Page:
U.S. companies' hiring stumbled in August, likely cementing expectations for a second straight Federal Reserve interest-rate cut as trade uncertainty and softer global growth weigh on the outlook.
Private payrolls rose 96,000, a three-month low, after a downwardly revised 131,000 advance the prior month, according to a Labor Department reportFriday that trailed the median estimate of economists for a 150,000 gain. Total nonfarm payrolls climbed a below-forecast 130,000, which was boosted by 25,000 temporary government workers to prepare for the 2020 Census count.
The jobless rate held at 3.7%, near a half-century low, while average hourly earnings topped forecasts with a 3.2% gain from a year earlier and 0.4% from the prior month.
The data suggest bigger cracks are forming in the labor market, which could threaten the chief U.S. economic engine of consumer spending and the record-long expansion itself -- along with President Donald Trump's re-election chances in 2020. With the U.S.-China trade war and weakness abroad already weighing on the outlook and Treasury yields down sharply this year, calls may grow for the Fed to cut interest rates this month by a half point instead of a quarter point.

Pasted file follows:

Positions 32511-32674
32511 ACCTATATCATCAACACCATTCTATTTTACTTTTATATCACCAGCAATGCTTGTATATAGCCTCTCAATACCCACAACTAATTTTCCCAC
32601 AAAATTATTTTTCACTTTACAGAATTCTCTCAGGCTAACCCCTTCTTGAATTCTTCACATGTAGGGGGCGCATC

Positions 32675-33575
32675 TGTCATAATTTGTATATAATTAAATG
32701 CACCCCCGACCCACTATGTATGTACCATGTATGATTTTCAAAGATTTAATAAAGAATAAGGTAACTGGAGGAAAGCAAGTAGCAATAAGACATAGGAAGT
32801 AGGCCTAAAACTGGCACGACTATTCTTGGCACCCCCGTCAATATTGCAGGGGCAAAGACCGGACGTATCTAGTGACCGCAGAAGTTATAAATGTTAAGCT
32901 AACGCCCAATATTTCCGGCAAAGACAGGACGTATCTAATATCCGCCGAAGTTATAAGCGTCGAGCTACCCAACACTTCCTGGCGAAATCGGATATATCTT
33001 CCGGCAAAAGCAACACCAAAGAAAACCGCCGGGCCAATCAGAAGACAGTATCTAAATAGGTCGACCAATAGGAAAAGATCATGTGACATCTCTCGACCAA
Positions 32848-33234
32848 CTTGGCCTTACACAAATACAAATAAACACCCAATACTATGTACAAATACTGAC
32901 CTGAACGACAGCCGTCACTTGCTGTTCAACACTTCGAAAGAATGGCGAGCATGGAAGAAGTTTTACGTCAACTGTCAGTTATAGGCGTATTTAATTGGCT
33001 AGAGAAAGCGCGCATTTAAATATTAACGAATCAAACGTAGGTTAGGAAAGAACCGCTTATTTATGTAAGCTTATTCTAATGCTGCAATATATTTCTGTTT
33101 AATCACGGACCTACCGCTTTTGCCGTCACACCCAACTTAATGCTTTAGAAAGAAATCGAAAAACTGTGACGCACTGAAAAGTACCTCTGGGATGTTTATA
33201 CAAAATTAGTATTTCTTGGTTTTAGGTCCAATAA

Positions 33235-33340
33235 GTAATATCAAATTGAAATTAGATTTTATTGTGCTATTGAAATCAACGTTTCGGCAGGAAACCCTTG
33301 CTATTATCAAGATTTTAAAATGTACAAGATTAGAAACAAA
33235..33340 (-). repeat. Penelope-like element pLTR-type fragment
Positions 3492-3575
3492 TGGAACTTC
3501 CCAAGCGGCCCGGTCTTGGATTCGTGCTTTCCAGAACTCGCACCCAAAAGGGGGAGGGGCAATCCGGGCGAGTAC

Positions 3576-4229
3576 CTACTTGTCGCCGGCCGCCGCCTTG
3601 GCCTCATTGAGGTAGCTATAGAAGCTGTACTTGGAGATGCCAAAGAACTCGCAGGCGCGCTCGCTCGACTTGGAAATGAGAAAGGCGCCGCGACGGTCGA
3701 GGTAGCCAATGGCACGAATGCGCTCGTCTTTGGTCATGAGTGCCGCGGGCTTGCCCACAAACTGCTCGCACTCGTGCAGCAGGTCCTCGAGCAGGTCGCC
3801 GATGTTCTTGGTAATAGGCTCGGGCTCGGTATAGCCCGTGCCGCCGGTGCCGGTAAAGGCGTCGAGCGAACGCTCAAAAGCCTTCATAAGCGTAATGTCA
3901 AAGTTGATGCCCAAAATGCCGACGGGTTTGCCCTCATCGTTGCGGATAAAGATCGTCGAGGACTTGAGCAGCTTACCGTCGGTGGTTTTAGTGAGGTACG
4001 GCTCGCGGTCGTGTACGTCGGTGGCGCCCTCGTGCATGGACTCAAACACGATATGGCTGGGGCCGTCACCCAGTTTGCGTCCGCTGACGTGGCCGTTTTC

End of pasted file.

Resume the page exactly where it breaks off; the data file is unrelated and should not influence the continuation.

Fed Chairman Jerome Powell will have a chance to clarify the central bank's outlook on Friday. He is due to speak at 12:30 p.m. New York time, answering questions from a moderator at the University of Zurich.
Economists surveyed by Bloomberg had projected 160,000 new nonfarm jobs with unemployment at 3.7% and annual wage gains at 3%.
Revisions subtracted 20,000 jobs from the prior two months, bringing the three-month nonfarm average to 156,000.
Private employers added an average 129,000 jobs over the last three months. The latest figures contrast with ADP Research Institute data this week showing U.S. companies added 195,000 jobs in August.
Still, there were several signs the labor market remains solid. The participation rate, or share of working-age people in the labor force, increased to 63.2%, while the employment-population ratio rose to 60.9%, both up 0.2 percentage point from the prior month.
That reflected the household survey's count of employment rising by 590,000, while the number of unemployed people fell by 19,000 to 6.04 million.
In addition, two key early indicators of weakness in the U.S. jobs market -- hiring for temporary-help positions and weekly working hours -- strengthened in August.
Source : Bloomberg